When the team looked at their first set of data, it not only fit exactly into Dreesen and Cross's prediction but it also suggested a common mechanism by which parasites and humans rearrange their DNA. "It was unbelievable," Dreesen says. "One experiment after another and it just worked."
Thania Benios | EurekAlert!
Further reports about: > B lymphocytes chop > DNA > DNA-cleaving enzyme > Molecular Parasitology > Trypanosoma brucei > Trypanosoma brucei's getaway plan > Trypanosomen > VSG > chromosomes > immune cell > immune system > parasite > parasite wasps > synthetic biology > telomeres > variant surface glycoproteins
Repairing damaged hearts with self-healing heart cells
22.08.2017 | National University Health System
Biochemical 'fingerprints' reveal diabetes progression
22.08.2017 | Umea University
Whether you call it effervescent, fizzy, or sparkling, carbonated water is making a comeback as a beverage. Aside from quenching thirst, researchers at the University of Illinois at Urbana-Champaign have discovered a new use for these "bubbly" concoctions that will have major impact on the manufacturer of the world's thinnest, flattest, and one most useful materials -- graphene.
As graphene's popularity grows as an advanced "wonder" material, the speed and quality at which it can be manufactured will be paramount. With that in mind,...
Physicists at the University of Bonn have managed to create optical hollows and more complex patterns into which the light of a Bose-Einstein condensate flows. The creation of such highly low-loss structures for light is a prerequisite for complex light circuits, such as for quantum information processing for a new generation of computers. The researchers are now presenting their results in the journal Nature Photonics.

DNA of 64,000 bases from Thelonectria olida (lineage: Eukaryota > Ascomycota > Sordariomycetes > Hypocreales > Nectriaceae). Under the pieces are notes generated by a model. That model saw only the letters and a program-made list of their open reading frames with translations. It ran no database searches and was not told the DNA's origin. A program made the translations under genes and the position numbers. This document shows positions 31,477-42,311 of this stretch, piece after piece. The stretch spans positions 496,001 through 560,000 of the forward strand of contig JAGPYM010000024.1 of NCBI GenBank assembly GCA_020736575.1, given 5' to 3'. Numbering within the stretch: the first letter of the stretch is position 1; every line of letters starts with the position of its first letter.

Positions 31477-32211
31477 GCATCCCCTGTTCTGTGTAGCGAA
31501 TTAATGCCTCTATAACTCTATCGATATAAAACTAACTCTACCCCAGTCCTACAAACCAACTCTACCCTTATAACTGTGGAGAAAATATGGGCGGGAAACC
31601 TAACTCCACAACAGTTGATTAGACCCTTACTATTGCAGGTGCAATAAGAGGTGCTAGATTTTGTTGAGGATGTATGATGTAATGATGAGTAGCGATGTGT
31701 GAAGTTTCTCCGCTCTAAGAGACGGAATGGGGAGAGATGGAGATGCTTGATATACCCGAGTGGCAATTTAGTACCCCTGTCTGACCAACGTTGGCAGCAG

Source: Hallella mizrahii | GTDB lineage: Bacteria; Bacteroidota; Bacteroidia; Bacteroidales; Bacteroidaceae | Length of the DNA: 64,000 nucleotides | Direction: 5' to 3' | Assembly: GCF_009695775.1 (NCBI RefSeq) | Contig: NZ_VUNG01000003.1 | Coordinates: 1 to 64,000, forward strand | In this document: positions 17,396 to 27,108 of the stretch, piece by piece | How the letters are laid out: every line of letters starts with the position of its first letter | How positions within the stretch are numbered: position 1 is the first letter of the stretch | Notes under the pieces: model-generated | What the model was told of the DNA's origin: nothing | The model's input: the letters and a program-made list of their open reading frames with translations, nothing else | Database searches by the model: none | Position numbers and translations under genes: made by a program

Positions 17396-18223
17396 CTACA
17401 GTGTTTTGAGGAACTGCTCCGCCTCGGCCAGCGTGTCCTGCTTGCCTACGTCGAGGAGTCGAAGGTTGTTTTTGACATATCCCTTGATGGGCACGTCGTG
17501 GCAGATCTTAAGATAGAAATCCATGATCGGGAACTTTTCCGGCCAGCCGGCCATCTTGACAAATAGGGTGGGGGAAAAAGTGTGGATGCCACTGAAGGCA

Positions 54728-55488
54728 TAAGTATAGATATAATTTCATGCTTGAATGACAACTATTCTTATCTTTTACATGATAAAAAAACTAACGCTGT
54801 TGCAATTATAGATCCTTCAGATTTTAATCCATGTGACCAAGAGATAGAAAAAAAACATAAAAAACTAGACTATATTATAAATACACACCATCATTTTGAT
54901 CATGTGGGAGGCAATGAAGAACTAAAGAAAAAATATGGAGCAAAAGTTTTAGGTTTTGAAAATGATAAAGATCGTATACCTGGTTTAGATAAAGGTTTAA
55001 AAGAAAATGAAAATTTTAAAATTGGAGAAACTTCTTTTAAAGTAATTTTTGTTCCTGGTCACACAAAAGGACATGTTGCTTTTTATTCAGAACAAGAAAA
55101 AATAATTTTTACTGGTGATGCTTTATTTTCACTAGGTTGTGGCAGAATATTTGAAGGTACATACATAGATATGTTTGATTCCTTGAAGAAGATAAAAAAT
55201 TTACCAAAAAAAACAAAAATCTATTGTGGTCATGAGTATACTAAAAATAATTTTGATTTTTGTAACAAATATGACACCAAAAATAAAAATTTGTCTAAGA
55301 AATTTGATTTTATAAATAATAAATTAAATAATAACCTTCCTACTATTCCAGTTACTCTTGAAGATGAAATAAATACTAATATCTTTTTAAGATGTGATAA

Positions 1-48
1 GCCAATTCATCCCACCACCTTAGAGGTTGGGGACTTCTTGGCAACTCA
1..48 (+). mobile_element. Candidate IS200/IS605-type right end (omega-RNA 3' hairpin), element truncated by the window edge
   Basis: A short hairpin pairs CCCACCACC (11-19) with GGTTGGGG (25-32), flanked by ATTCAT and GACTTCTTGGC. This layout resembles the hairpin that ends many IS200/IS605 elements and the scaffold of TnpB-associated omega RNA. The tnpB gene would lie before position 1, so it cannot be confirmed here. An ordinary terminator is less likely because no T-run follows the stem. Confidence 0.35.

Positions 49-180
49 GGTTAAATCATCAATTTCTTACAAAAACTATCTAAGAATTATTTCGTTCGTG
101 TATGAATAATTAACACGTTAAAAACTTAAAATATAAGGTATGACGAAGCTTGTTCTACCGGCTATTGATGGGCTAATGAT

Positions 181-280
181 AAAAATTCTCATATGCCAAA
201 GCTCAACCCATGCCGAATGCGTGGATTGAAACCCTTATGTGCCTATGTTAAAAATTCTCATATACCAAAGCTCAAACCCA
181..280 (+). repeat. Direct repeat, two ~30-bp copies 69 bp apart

Light particles (photons) occur as tiny, indivisible portions. Many thousands of these light portions can be merged to form a single super-photon if they are...
For the first time, scientists have shown that circular RNA is linked to brain function. When a RNA molecule called Cdr1as was deleted from the genome of mice, the animals had problems filtering out unnecessary information – like patients suffering from neuropsychiatric disorders.
While hundreds of circular RNAs (circRNAs) are abundant in mammalian brains, one big question has remained unanswered: What are they actually good for? In the...
An experimental small satellite has successfully collected and delivered data on a key measurement for predicting changes in Earth's climate.
The Radiometer Assessment using Vertically Aligned Nanotubes (RAVAN) CubeSat was launched into low-Earth orbit on Nov. 11, 2016, in order to test new...
A study led by scientists of the Max Planck Institute for the Structure and Dynamics of Matter (MPSD) at the Center for Free-Electron Laser Science in Hamburg presents evidence of the coexistence of superconductivity and “charge-density-waves” in compounds of the poorly-studied family of bismuthates. This observation opens up new perspectives for a deeper understanding of the phenomenon of high-temperature superconductivity, a topic which is at the core of condensed matter research since more than 30 years. The paper by Nicoletti et al has been published in the PNAS.
Since the beginning of the 20th century, superconductivity had been observed in some metals at temperatures only a few degrees above the absolute zero (minus...
16.08.2017 | Event News
04.08.2017 | Event News
26.07.2017 | Event News
22.08.2017 | Health and Medicine
22.08.2017 | Materials Sciences
22.08.2017 | Life Sciences